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Tabula Rasa

Dead Europe

by Christos Tsiolkas, 2005, Vintage, Random House, ISBN 1-74051-194-8

Reviewed by Kyla Ward

I turned to Zirvan.
— I think I'm possessed.
He nodded, not at all thrown by my ridiculous statement.
— I am, I insist. Do you believe in possession, Zirvan?
— What do you believe you are possessed by?
— I don't know.
— What can I do to help?

Dead Europe, by Christos TsiolkasI hadn't read Christos Tsiolkas' previous works. I picked his new book off the shelf because the cover caught my eye and I liked that title, so ominous and blunt. I'd heard of Christos Tsiolkas as young, Australian, literary, cutting edge... so why did the blurb mention ghosts, ancient terrors and blood libel? Just what was I holding here, in my hand?

Isaac, the Australian-born son of Greek immigrants, is an art photographer who has never quite broken through to popular and critical success. The invitation to exhibit in Athens as part of an event "celebrating the achievements of the Greek diaspora" seems at the very least an escape. Leaving Collin, his long-term lover, he embarks on what is at first an orgy of sex, alcohol and self-pity. But visiting his mother's ancestral village, he discovers his family is supposed cursed. Examining the photos he took there, he sees a figure, a boy, that was not there at the time. Gradually he realises he is no longer travelling alone.

There is another narrative thread that starts almost a century earlier, when his grandmother Lucia is the most beautiful girl in the world. The two run on, twist and turn, until inevitably they meet. But the present is not a frame, nor is the past a picturesque backdrop (in fact, the book contains pointed criticism of any such view). The interweaving here is far more subtle. It is certainly the story of Isaac and his increasingly disturbing experiences, but it is also the story of his parents and their experience as "refos" in Australia. It is the story of their parents' suffering during World War II and the civil war that followed. It is a story that concerns Jews, Christians, Communists, Nazis, the shattering of the Eastern Bloc, love, faith, God and Hell. That it is still a coherent, indeed seductively readable novel shows what can be done when an author has the craft to equal his passion and knowledge.

This is without doubt a horrific book. The author is going as deep as he can into the darkest, nastiest vistas his settings offer. But don't expect the conventions: as in the sequence where Isaac visits the Venetian museum of the Holocaust and fails to feel anything in the face of the familiar images, what horrifies is often what lies outside, or to one side of the official story. It is what strikes Isaac, and the reader, personally. So perhaps as a consequence, it is also an incredibly sensuous book — again in no conventional way. It delights in smells and textures, trash, decay and bodily fluids. It revels in ugliness, makes a kaleidoscope of it. Beauty becomes something extreme, as violent as anything else in this world of bedrooms, back alleys and transit. "Your photographs are shocking, mate, they are. But they're beautiful. They're not filthy, Isaac. They're far from that. Don't you dare apologise for them, Zach." Issac is on a journey, from Melbourne to Athens and Prague, but also from what he believes himself to be towards something powerful and ghastly. It might be the Demon that haunts his family, but it might also be some kind of truth. No matter what drugs he takes or whether others (and his camera) see things in quite the same way, there is no question as to its essential reality. But neither is there pity or mercy. Some things cannot be forgiven and if rescue comes, and return to Australia, that too is horrifying.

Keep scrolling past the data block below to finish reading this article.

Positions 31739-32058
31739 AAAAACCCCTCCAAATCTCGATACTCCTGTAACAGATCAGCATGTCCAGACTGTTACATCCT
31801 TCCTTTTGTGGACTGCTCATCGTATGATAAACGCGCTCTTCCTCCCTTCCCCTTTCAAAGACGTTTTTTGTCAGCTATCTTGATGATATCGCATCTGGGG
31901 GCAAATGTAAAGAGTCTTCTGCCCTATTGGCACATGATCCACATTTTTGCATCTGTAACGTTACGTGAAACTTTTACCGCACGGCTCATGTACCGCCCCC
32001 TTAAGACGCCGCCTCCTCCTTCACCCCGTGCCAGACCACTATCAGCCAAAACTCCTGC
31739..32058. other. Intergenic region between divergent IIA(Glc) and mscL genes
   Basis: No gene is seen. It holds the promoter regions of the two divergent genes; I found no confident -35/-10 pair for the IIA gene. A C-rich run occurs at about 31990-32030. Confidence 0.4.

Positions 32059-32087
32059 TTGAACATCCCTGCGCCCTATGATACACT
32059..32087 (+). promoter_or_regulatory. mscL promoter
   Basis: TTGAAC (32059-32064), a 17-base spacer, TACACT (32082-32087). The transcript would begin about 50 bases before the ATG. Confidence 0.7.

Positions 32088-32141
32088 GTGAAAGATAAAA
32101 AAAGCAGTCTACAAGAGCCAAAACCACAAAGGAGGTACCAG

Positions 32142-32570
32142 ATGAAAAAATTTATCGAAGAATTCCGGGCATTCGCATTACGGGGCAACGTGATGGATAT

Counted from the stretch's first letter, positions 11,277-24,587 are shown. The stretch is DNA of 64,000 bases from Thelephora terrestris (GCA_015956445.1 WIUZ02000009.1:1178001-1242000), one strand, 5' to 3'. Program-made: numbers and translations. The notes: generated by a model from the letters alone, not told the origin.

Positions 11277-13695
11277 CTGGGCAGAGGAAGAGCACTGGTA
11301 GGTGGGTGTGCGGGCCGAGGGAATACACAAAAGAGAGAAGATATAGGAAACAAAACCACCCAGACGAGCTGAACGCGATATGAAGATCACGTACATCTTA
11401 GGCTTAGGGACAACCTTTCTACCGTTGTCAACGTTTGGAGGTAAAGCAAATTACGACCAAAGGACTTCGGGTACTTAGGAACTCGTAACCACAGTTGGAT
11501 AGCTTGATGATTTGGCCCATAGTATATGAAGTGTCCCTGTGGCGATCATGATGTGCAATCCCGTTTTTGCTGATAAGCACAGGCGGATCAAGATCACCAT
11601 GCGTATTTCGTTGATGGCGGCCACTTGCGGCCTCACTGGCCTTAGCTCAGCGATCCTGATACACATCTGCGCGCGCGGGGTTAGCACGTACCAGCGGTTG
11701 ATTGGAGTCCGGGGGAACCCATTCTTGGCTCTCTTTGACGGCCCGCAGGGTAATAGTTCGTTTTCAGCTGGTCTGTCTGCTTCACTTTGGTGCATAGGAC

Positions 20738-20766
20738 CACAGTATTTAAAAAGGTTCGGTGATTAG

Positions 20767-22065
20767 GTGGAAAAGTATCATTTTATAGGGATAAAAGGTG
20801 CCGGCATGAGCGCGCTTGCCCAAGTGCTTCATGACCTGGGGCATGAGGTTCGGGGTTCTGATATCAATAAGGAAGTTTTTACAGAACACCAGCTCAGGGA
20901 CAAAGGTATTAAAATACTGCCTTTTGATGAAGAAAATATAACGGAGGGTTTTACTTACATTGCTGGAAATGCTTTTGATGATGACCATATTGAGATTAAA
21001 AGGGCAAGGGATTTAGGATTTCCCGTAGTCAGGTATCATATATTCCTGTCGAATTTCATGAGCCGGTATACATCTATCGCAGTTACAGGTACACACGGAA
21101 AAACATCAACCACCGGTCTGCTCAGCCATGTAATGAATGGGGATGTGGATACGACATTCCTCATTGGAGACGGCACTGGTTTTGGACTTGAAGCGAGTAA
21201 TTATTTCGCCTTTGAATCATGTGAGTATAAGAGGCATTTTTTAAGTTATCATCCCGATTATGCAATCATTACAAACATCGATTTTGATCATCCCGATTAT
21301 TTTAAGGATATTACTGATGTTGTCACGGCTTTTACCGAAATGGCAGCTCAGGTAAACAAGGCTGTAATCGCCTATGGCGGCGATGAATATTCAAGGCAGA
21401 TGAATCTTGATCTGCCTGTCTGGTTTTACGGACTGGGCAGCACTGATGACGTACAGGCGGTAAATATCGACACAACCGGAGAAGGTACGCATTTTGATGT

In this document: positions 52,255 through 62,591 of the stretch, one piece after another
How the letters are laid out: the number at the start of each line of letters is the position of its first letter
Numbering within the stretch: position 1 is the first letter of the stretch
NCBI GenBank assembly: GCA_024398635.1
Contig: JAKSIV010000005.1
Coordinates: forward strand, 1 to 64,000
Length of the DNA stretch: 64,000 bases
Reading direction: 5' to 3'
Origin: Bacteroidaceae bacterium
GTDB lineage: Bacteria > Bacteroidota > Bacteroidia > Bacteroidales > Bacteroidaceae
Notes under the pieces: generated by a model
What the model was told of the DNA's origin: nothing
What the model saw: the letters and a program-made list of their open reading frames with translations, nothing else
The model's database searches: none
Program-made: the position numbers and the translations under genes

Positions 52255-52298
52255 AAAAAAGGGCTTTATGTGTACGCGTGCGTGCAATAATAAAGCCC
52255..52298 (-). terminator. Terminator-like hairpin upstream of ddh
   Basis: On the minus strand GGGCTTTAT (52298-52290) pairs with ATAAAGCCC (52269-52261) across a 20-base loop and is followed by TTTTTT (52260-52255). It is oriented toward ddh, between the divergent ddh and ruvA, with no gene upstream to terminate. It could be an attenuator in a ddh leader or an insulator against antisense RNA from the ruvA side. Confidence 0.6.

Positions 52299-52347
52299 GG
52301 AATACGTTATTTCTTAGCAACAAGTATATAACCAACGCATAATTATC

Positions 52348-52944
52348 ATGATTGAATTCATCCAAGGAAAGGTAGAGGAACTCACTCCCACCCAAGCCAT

The reader is in a privileged position here. Able to put all the pieces together that both Isaac and the other, partial narrators have missed — some of the most unsettling moments occur outside their knowledge. Feeling the full force of the various political arguments through their enactment in other times and places — and this book does contain substantial politics, with characters who have opinions and are not shy about presenting them. Sometimes it seems that the whole of Europe is arguing (or possibly fucking). The reader's own knowledge and experience of global events is constantly invoked — again, personalising the horror — and she is certainly expected to do her share of the work. It is perhaps this that differentiates the book, more than any thematic factor, from say, Anne Rice's The Witching Hour, which covers some very similar territory with its emphasis on the past, detailed characterisation and the old world influencing the new (not to mention sex and companion spirits). The two books could hardly feel more different.

My reading detected a certain amount of direct symbolism, such as Isaac's encounter with the American and the Russian in the section titled "The Nietzchean Hotel Porter" (yes, some characters argue Nietzche too). But with a mere 411 pages to contain it all, most every character and image works a double shift. The faded tattoo of a swastica on Collin's arm refers to Nazism and the Holocaust, but also to his fractured childhood and his and Isaac's love. It is this density, as associations pile up like torn paper, dead leaves and used needles, that gives the book its punch. The sensation that Isaac's world, and the Demon's, is simply real is at times overpowering. As to whether Dead Europe is a horror novel or some kind of literary redemption of the tropes, I suspect the argument may be interesting, but any conclusion would be artificial. What I do know is this is a book that engages every part of the brain, and now and then the stomach.

 

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